Skagit County Judges Require Scientific Standards In DUI Prosecutions.

Recently, Skagit County District Court Judges David Svaren and Warren Gilbert heard testimony from expert witnesses in support and in opposition to a defense challenge to the admissibility of breath tests due to the lack of adherence to scientific principles. Their ruling requires State Prosecutors to provide evidence of uncertainty in DUI prosecutions where a breath test was given. (Skagit Co Uncertainty Ruling) The defense expert witness, Ashley Emerey, a UW professor, testified that the generally accepted principles in the scientific community...


Recently, Skagit County District Court Judges David Svaren and Warren Gilbert heard testimony from expert witnesses in support and in opposition to a defense challenge to the admissibility of breath tests due to the lack of adherence to scientific principles. Their ruling requires State Prosecutors to provide evidence of uncertainty in DUI prosecutions where a breath test was given. (Skagit Co Uncertainty Ruling)

The defense expert witness, Ashley Emerey, a UW professor, testified that the generally accepted principles in the scientific community require a statement of “uncertainty” if the measurement is to be considered valid and reliable.  This additional information is required for any measurement.  Breath testing is a measurement and therefore requires a statement of uncertainty.

The current manager of the State Toxicology Lab, Jason Sklerov, did not deny the generally accepted requirement of uncertainty, nor did he disagree with almost all of Dr. Emery’s testimony.  However, what he did disagree with was the actual need to perform this calculation, despite the fact that the Lab currently does the calculation, it is only upon specific request.  Although the Judges denied the motion to suppress, the ruling requires the State to provide very specific information: “To be admissible, breath test results for alcohol must be stated in terms that include an estimate of uncertainty associated with the measurement.”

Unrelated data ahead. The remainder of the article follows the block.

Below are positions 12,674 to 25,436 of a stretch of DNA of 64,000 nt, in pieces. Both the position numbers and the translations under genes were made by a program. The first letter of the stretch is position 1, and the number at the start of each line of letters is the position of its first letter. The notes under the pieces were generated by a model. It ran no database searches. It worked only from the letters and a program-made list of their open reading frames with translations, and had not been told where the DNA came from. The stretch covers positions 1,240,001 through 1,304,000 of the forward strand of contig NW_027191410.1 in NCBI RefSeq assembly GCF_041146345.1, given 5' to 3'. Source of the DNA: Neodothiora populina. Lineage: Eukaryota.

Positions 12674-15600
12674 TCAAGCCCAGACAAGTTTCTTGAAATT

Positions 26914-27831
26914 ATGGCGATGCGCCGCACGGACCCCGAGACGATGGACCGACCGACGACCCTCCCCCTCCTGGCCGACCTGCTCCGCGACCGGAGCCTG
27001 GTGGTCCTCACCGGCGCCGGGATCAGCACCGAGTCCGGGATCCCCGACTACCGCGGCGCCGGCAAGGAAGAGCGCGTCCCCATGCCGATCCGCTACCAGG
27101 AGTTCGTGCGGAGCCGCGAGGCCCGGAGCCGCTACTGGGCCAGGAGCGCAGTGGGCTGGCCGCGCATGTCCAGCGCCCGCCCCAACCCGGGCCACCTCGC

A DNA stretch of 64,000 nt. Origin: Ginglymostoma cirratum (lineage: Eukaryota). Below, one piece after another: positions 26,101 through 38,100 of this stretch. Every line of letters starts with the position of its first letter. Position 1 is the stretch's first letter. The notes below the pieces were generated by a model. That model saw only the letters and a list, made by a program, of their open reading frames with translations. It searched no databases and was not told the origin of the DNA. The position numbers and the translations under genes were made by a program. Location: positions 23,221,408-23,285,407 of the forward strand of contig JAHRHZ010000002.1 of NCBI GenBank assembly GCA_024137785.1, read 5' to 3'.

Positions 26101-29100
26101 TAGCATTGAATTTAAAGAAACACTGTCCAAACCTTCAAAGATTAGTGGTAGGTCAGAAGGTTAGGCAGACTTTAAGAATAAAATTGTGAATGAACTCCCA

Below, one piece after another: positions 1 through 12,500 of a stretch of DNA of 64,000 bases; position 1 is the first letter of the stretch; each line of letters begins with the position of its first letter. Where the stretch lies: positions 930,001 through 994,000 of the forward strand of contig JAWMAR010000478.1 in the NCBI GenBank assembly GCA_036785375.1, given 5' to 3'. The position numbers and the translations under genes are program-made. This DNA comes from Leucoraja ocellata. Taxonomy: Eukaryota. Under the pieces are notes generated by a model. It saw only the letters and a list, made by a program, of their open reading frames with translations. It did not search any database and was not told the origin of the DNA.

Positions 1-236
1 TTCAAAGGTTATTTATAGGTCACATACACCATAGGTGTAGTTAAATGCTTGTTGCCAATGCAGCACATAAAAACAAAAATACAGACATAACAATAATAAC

As a result, the State will now need to provide testimony that was previously glossed over and never provided to a jury.  Absent this information, a breath test in a DUI trial will not be provided to a jury because the evidence is deemed unreliable since it fails to follow scientific standards.

This challenge is being heard around the state and was recently argued here in Whatcom County earlier in June.  Due to the length of time it takes to provide testimony from Dr. Emery and Mr. Sklerov and court congestion, there was not enough time to finish so the hearing will reconvene on the 24th.  It is hoped that the afternoon will provide the necessary time to compete the hearing.  We anticipate a ruling within the first few weeks of July. Once the District Court ruling is issued there is the possibility that other courts in the County that handle DUI cases; Bellingham Municipal, Ferndale Municipal, Lynden Municipal, Blaine Municipal, and all other county municipal courts, will follow the ruling issued.  This will likely be done on a court by court basis, if each court choses to adopt the decision.

Some may feel that this is a defense tactic to find a loophole that allows those charged with DUI in Whatcom County to have their case dismissed: this is not the case.  Rather, what defense attorneys are seeking is that the State simply follow the rules of evidence and in so doing only present to a jury evidence that is in keeping with the science it is said to rely upon.  If the State only provides accurate and reliable information to a jury then we can be sure that there are no wrongful convictions especially when the states evidence is close to the legal limit of .08.  A statement of uncertianty in this type of breath testing evidence that the accused driver’s breath sample is just as likely UNDER the legal limit as it over the legal limit.  It is these types of misunderstood, yet important challenges that experienced and tenacious DUI lawyers are privy to.